MadSci Network: Physics

Re: What is the volume (spacial region) of an electron?

Date: Mon Mar 22 13:55:10 1999
Posted By: Michael Ford, Staff, Radiation Safety/Health Physics/Plutonium/Nuke Weapons, Battelle Pantex, Pantex Plant
Area of science: Physics
ID: 919924727.Ph

As far as I have been able to determine, the volume of an electron
has not been determined.  One might be able to deduce the volume
of an electron from the effective radius of the Bohr hydrogen atom of
0.53 A or 0.53 x 1E -10 meters.  Since the hydrogen atom is made up
of one proton and one electron, one could assume a uniform
density of subatomic particles throughout the volume (for
argument's sake) where,

density (H atom) = (1.0079 AMU)/[(4/3)*PI*(0.53e-10 m)^3]

density (H atom) = 1.62 e30 AMU/m^3

Assume density (H atom) = density (e-), then

density (e-) = (5.49 e-4 AMU)/ e- Volume

and substituting and solving for the e- Volume, we find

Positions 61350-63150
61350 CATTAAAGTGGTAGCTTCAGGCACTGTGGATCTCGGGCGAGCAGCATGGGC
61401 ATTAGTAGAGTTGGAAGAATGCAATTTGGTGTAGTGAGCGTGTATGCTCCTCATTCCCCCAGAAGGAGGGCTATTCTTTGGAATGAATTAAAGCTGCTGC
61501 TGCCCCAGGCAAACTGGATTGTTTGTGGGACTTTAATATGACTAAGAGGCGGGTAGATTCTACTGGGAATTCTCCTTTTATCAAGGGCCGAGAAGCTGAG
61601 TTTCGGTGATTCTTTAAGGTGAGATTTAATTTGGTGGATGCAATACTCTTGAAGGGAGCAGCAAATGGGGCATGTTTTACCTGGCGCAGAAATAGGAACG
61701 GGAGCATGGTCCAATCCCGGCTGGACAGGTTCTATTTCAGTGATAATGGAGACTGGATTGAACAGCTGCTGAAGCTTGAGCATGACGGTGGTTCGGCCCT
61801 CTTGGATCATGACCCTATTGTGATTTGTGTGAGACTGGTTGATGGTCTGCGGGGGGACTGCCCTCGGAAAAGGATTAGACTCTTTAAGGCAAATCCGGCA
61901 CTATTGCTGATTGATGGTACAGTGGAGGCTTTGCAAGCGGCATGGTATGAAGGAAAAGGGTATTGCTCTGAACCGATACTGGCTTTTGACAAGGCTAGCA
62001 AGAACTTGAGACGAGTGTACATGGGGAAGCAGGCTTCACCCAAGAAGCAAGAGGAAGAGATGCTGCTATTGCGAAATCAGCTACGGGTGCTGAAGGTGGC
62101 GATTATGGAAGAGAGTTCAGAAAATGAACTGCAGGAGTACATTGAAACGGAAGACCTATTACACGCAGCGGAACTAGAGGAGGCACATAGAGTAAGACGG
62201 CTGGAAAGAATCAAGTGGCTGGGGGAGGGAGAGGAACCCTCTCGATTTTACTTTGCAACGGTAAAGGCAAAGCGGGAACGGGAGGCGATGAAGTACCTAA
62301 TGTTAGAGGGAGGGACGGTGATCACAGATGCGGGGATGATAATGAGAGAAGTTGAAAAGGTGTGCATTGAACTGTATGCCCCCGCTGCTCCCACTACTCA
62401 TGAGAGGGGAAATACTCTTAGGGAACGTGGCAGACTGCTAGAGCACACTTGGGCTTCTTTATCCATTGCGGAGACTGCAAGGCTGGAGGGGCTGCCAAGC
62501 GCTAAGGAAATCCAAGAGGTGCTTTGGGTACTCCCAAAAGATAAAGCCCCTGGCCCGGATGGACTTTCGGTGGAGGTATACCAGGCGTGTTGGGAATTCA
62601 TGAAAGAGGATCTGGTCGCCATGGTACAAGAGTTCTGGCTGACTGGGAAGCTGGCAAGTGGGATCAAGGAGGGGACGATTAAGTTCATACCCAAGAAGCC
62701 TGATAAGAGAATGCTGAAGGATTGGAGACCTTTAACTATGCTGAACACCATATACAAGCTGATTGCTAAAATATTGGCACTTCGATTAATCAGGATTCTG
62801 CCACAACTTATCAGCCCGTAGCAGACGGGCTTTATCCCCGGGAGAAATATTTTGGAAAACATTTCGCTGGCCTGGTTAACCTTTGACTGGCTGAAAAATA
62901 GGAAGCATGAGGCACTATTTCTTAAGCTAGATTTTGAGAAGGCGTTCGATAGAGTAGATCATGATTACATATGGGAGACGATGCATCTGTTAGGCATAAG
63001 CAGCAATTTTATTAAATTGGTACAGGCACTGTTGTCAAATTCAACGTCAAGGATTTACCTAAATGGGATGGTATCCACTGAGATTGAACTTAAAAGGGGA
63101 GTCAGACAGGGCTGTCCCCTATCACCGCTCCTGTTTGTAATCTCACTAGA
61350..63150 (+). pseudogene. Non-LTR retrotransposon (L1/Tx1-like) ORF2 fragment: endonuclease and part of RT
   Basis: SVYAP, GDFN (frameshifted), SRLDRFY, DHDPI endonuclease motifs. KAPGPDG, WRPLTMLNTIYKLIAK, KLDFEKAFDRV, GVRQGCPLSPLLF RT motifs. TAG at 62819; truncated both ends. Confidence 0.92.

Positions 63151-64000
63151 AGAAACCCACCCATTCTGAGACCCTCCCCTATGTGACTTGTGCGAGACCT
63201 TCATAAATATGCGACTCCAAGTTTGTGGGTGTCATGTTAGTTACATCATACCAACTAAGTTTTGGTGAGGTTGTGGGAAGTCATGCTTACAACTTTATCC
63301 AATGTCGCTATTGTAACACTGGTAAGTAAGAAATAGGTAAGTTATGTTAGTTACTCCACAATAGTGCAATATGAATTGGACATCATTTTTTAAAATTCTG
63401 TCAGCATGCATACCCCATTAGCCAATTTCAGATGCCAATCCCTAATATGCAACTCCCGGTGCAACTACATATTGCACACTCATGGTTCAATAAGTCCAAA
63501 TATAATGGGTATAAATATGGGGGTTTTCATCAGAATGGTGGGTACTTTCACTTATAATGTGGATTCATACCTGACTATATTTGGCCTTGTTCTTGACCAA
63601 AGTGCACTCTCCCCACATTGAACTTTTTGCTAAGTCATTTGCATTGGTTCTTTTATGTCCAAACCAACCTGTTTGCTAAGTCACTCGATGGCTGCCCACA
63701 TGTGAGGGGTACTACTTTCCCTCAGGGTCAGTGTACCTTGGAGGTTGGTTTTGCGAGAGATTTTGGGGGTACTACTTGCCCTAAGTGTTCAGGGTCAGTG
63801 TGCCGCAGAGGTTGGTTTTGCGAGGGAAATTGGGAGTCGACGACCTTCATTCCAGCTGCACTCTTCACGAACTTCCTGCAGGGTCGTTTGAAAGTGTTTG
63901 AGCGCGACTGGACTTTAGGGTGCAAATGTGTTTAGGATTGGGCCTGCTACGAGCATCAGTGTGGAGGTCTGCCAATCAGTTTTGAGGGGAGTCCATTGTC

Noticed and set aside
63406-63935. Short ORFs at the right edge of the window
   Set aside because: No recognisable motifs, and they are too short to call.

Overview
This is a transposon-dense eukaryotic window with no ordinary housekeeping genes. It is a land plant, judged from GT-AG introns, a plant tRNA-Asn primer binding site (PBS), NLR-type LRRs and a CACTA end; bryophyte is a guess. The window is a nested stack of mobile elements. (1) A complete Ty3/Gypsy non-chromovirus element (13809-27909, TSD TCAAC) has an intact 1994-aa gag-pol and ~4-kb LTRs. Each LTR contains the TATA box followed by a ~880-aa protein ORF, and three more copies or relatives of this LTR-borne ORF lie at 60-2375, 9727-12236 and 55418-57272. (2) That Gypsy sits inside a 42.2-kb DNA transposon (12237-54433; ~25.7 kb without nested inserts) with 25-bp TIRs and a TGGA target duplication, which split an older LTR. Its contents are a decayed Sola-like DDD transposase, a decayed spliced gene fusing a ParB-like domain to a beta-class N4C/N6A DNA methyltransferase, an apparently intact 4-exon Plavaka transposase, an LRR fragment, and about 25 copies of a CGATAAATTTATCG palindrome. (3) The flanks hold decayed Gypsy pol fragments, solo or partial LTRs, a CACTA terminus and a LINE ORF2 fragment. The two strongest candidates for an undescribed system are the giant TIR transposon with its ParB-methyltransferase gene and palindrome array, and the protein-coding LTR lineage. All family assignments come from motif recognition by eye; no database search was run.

e- Volume = (5.49 e-4 AMU)/(1.62 e30 AMU/m^3)

e- Volume = 3.4 e-34 m^3

or about 1800 times smaller than the volume of the Bohr hydrogen
atom which is consistent with the mass differences between the
proton and the electron.  Dependant upon your assumptions, the
same process could be used for other subatomic particles.
However, due to the homogenizations involved, those calculations
would also be plagued by the same inaccuracies.

My best guess.  'Hope this helps!

[Moderator note: Another approach is to equate the rest mass of the electron 
with the energy of a spherical distribution of an amount of charge equal to that 
 of the electron.  Doing this allows you to solve for the radius of the 

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